Every dark cloud has its silver lining, or so they say. Having a sick child was difficult, but it does have its moments.
THE ABSOLUTE BEST PART:
We got to enjoy every milestone with David.
Reaching: The first time he reached for an object he actually moved his neonatal doctor to tears. That stands out in my head because it is the only time in my life I have seen a doctor cry. She was the doctor who delivered the news to me about him being "75% brain-dead" and we had taken him back to the Neonatal ICU to visit after his pediatrician appointment. She put her stethoscope in her breast pocket to pick him up and he reached in her pocket to grab it. She cried (and me being me, I teased her!).
Walking: I can remember the absolute joy we felt the very first time he stood up. It took us all by surprise because he wasn't supposed to crawl, let alone stand. It was exactly 108-days between the time he first stood up and the time he took his first step. (I recorded both events, and in this instance, life is definitely stranger than fiction since he stood up on his "birth" date and took his first steps on his "due" date.) For 108-days we watched him trying to repeat his stand-up feat and at his "Due Date" party, he stood up AND took a step. It was totally awesome.
Seeing: See earlier post. Years later and we are still reliving those moments.
Reading: "Yo! Yes?" was the very first book he ever read. We trained him to read "Enough Inigo, Enough" but he had his own ideas. We spent months teaching him words, phrases, and sentences and then one day on an airplane, he picked up the book "Yo! Yes?" and read it cover to cover. He was three (3). [He is his mother's child, after all.] He wouldn't read again until he was five (5).
Eating: After one year of NeoSure ($90 per week!) and three years of Gerber Stage II foods (mixed with oatmeal or rice cereal), we didn't think David Bear would ever eat solid food. [Anyone who wants to judge us harshly for not preparing organic healthy foods should just graciously BLOCK yourself from reading my posts rather than suffer years of retaliatory abuse.] We'd become accustomed to carrying jars of Apple Sauce and Gerbers Sweet Potatoes. The Gerber folks were so totally AWESOME that they used to send us coupons for free jars of baby food and rice/ oatmeal cereal every month! But the August after he turned four, he decided he liked bacon. That was the very first solid food he ever ate. I recall it so clearly because it was the very last bacon in the house and years earlier, I got rid of my dog because after putting up with his shenanigans for months, he ate my bacon and egg sandwich right off the table. I still miss that dog. So glad I learned from that lesson and we kept the boy, who now does not eat bacon. Or oatmeal. I'm sure it's just a phase.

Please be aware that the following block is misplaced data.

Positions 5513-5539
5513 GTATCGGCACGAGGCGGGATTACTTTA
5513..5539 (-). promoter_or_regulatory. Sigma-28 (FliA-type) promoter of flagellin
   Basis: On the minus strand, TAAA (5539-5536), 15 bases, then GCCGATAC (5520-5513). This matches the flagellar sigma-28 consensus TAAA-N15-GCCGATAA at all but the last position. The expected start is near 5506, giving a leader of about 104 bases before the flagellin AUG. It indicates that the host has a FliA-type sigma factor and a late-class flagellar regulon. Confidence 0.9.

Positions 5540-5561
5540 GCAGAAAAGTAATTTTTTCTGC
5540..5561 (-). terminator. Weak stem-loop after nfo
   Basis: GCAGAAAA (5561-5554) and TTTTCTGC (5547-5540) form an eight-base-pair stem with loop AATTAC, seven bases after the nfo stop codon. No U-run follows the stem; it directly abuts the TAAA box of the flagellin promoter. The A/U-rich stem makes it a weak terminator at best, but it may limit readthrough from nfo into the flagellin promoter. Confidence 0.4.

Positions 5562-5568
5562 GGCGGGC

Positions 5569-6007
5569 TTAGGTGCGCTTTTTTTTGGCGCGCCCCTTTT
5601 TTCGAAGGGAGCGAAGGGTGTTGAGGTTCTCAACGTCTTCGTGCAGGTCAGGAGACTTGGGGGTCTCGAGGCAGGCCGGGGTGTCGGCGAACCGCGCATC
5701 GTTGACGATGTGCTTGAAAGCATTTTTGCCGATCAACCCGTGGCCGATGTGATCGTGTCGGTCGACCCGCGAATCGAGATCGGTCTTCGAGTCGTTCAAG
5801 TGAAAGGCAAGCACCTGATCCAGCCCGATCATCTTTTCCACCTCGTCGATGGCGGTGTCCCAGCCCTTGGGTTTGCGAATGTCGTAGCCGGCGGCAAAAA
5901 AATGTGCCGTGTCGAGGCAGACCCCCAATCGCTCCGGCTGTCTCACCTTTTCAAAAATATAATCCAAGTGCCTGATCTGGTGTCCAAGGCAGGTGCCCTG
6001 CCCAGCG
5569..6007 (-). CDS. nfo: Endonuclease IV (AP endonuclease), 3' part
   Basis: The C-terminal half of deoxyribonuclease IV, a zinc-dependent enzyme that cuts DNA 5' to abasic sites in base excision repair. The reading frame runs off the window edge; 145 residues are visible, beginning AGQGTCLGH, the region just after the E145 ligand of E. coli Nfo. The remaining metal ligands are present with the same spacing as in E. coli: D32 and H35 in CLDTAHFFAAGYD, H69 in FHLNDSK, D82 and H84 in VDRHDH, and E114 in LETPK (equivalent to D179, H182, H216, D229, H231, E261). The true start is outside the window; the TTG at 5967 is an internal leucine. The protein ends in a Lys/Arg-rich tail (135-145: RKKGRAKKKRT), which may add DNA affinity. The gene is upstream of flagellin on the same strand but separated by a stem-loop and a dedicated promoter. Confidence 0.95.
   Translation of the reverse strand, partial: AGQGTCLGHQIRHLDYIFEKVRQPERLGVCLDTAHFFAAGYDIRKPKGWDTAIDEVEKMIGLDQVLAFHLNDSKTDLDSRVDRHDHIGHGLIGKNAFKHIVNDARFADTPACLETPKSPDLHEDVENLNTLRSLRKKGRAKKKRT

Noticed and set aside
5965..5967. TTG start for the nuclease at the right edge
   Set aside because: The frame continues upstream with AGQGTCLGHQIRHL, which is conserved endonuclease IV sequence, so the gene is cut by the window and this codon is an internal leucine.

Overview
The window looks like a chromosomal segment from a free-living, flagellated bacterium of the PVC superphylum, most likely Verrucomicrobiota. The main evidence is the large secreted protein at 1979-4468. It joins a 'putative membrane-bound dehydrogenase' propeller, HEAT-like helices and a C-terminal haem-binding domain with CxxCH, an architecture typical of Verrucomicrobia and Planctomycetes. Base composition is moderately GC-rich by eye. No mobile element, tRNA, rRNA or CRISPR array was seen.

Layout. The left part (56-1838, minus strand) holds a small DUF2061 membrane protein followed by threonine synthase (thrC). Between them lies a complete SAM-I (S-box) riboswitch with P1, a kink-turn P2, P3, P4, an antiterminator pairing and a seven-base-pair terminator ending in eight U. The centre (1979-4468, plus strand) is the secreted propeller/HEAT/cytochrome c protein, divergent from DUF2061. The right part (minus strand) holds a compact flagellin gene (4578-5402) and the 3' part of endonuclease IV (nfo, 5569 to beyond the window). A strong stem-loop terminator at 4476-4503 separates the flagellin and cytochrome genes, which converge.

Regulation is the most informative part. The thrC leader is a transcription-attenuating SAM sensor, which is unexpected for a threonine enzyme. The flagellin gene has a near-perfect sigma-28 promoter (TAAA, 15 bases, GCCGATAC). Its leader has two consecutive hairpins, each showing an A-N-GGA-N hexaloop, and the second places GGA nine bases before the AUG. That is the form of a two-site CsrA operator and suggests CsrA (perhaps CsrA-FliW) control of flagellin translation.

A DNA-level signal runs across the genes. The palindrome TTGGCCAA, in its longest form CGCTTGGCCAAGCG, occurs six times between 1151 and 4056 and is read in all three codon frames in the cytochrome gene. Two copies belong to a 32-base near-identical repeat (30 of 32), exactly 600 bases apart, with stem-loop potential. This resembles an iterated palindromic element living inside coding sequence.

So many more firsts, each one which took longer for him to master and thus gave us more time to enjoy the ride.
When David Bear was born a team of doctors surrounded him. Due to our great medical insurance, the hospital kept me in the hospital as long as they could. Compare that to my friends who were kicked out of the hospital within 48-hours after birth. I just can't imagine that, but you can.
Before the hospital would allow us to take David home, we had to learn infant CPR. We had parenting classes on how to care for our sick child -- how to bathe him, change him, feed him, hold him. Did you?
When he came home, they sent someone home with us the first night. You?
Despite our income they provided us 40-hours worth of in-home nursing care per month. How much time did your healthy child receive?
For the first eight years, we could get a same-day appointment with any of the nine specialists that were caring for him? How did your child do?
“What seems to us as bitter trials are often blessings in disguise”
Life is what you make of it. Embrace the positive.